The presence of Kiwi Laurel Hubbard among the female super-heavyweights at the weightlifting world championships created antagonism, a leading coach has confirmed.
Hubbard, who competed as a man until four years ago, has caused conjecture since entering women's top-flight competition.
She complies with regulations on transgender athletes laid down by the International Olympic Committee, whose guidelines are followed by the International Weightlifting Federation.
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However, that hasn't stopped rivals objecting to the presence of the 39-year- old, who will start firm favourite for a gold medal at next year's Commonwealth Games.
Tim Swords, the coach of world champion Sarah Robles, says he wasn't surprised Hubbard continued her policy of not speaking to media in the wake of her twin silvers.
"She stayed away because she was embarrassed, probably," Swords told Reuters.
Robles totalled 284kg, to head off Hubbard (275kg) and Egyptian bronze medallist Shaimaa Khalaf (268kg).
Swords said Hubbard's presence wasn't welcomed by some in Anaheim.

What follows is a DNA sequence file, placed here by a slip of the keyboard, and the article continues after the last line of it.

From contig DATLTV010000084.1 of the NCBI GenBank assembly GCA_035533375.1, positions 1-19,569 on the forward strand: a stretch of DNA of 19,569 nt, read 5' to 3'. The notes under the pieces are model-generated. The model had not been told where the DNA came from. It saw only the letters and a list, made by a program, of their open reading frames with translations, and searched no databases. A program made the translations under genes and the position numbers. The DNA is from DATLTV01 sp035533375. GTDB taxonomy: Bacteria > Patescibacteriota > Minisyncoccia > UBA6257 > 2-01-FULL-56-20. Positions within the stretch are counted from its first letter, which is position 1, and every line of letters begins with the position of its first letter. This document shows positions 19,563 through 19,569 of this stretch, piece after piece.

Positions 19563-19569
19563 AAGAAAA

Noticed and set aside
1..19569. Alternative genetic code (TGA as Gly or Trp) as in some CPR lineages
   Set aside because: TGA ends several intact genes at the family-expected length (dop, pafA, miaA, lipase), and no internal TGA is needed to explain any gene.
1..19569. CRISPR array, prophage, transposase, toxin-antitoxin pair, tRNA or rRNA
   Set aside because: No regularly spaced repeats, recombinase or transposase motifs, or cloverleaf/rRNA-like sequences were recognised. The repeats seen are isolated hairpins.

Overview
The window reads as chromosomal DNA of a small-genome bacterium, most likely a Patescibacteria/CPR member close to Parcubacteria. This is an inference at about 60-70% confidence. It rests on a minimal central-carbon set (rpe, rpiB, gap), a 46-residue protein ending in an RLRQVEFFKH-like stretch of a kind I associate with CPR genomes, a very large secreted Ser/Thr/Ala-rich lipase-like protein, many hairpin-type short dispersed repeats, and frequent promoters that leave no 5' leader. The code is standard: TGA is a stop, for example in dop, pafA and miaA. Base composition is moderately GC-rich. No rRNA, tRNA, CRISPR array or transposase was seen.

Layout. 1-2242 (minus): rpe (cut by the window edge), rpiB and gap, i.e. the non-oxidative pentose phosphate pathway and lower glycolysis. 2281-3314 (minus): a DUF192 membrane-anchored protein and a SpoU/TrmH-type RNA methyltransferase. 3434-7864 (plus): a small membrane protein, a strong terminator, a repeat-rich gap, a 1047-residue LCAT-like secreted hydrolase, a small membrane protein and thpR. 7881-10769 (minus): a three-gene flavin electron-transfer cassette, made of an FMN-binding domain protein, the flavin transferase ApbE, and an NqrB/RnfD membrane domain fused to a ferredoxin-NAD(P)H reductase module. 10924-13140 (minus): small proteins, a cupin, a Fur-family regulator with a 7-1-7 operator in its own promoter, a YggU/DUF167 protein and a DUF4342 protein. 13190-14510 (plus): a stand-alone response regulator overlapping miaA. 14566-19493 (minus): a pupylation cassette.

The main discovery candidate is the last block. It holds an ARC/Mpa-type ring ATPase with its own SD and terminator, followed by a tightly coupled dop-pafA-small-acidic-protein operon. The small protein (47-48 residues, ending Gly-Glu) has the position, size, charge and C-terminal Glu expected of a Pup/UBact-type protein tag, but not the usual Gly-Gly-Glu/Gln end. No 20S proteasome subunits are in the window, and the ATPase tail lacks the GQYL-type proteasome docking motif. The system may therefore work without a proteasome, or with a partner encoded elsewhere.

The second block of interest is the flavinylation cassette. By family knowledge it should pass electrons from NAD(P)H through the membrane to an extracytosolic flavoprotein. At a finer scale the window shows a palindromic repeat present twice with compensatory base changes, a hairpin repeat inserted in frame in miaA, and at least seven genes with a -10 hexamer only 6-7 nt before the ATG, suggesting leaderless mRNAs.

"There was no controversy between the lifters about her presence here, but there was between some of the coaching staffs," Swords said.
"When Sarah beat Hubbard in the snatch we were congratulated by multiple coaching staffs. Nobody wanted her to win."
Mohamed Hosnytaha, coach of third-placed Khalaf, said Hubbard's background meant the competition wasn't a level playing field.
"We didn't agree with it, with somebody who was a man for so long, who has different hormones, different feelings," he said.
Meanwhile, a second Kiwi at the championships finished 14th in the men's super heavyweight (plus-105kg) division.
David Liti, 21, produced a personal bests in both the snatch (166kg) and clean and jerk (222kg) in a promising performance ahead of April's Commonwealth Games on the Gold Coast.